probably apply to the United States.

Applying the lowest (0.31% of GDP) and highest (0.89% of GDP) estimates to France, whose GDP in 2017
was around $2.584 trillion, the overall cost of cybercrime would be between $8 and $23 billion. Other

48 See bibliography [17].
49
   See bibliography [24].
50 Gross Domestic Product.

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estimates have been circulated, including $7.1 billion51 and $4 billion52 for French companies. Once again,
it is clear that while the order of magnitude53 is the same, the variations are significant.

It is interesting to compare the cost of global cybercrime, firstly, with the cost of other crimes, and
secondly, with the positive contribution that “cyber” makes to the development of the global economy:
 A 2011 study by McKinsey 54 estimates that the internet’s contribution to global GDP is about 3%,
      while a 2015 study by the Internet Association55 estimates it to be 6% of US GDP for 2014. Given that
      in 2014, the cost of cybercrime was around 0.45% to 0.6% of global GDP and that the US figures are
      commensurate with global figures, we can estimate the proportion of cybercrime to be 10% of GDP
      generated by “cyber” activities.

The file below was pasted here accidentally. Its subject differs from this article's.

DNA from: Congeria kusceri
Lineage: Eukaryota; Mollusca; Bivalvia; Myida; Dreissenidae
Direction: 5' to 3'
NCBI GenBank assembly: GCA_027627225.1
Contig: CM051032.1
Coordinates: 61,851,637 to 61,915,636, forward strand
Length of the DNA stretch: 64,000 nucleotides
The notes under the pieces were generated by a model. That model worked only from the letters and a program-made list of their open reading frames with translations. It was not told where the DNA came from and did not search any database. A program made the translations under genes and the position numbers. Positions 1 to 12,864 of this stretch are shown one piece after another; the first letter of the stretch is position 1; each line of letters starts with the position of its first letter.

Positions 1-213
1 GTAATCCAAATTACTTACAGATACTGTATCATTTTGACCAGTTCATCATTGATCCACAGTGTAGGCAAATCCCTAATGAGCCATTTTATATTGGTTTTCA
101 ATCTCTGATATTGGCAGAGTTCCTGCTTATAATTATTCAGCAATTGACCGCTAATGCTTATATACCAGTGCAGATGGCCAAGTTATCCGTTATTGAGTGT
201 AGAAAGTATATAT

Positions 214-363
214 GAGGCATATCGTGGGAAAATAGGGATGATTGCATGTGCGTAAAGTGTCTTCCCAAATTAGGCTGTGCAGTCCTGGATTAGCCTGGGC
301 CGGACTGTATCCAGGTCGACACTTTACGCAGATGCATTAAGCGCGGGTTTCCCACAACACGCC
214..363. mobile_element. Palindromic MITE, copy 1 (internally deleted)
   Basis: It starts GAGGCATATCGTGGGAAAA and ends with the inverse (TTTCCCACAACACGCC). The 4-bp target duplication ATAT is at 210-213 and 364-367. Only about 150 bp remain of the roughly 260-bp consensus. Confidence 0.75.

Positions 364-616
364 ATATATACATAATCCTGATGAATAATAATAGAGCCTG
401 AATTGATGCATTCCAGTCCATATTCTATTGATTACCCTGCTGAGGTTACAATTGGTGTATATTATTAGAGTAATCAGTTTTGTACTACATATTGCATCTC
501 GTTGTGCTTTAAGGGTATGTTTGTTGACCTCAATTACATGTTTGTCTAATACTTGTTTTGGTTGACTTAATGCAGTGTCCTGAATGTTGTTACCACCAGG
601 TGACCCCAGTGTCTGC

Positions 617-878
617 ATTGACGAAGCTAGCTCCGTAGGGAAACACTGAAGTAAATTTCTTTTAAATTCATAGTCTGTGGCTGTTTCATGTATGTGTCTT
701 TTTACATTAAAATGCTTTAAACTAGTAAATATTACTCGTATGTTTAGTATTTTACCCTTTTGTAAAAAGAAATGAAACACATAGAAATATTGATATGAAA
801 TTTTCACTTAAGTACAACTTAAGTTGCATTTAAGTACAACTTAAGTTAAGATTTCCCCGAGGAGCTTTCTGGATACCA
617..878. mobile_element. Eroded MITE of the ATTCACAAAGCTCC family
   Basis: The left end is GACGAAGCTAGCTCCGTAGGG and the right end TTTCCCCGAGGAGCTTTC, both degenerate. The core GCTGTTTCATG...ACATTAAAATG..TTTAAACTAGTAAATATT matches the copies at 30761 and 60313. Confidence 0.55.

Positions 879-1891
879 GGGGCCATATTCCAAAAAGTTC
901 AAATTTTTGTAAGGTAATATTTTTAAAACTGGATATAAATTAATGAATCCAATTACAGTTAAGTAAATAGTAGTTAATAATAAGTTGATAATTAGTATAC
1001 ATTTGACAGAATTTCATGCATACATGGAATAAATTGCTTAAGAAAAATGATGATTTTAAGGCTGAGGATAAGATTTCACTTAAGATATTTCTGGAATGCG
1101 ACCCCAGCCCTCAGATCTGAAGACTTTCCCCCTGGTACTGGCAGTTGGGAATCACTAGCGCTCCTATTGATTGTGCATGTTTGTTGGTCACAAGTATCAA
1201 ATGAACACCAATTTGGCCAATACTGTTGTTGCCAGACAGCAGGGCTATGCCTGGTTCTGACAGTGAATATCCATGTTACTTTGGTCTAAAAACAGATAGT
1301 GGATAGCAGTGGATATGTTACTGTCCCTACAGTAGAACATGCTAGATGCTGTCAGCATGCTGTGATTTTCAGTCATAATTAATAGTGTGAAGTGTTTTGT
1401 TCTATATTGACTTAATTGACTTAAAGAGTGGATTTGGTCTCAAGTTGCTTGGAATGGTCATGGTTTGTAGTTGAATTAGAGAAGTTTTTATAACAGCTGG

 According to figures provided by Global Financial Integrity in its 2017 report on transnational crime, 56
      global drug trafficking in 2014 represented between $426 and $652 billion and was the largest
      contributor to global organised crime estimated at between $1.6 and $2.2 trillion. The
      aforementioned 2018 study by McAfee and CSIS estimates that cybercrime is the third most lucrative
      criminal activity after corruption and drug trafficking, but it is undeniably the one that affects most
      people. In the United Kingdom, it already ranks as the number one activity in terms of the number of
      crimes reported.57 It can therefore be concluded, especially given the exponential growth of the
      digital economy, that cybercrime is fast becoming the most economically damaging crime.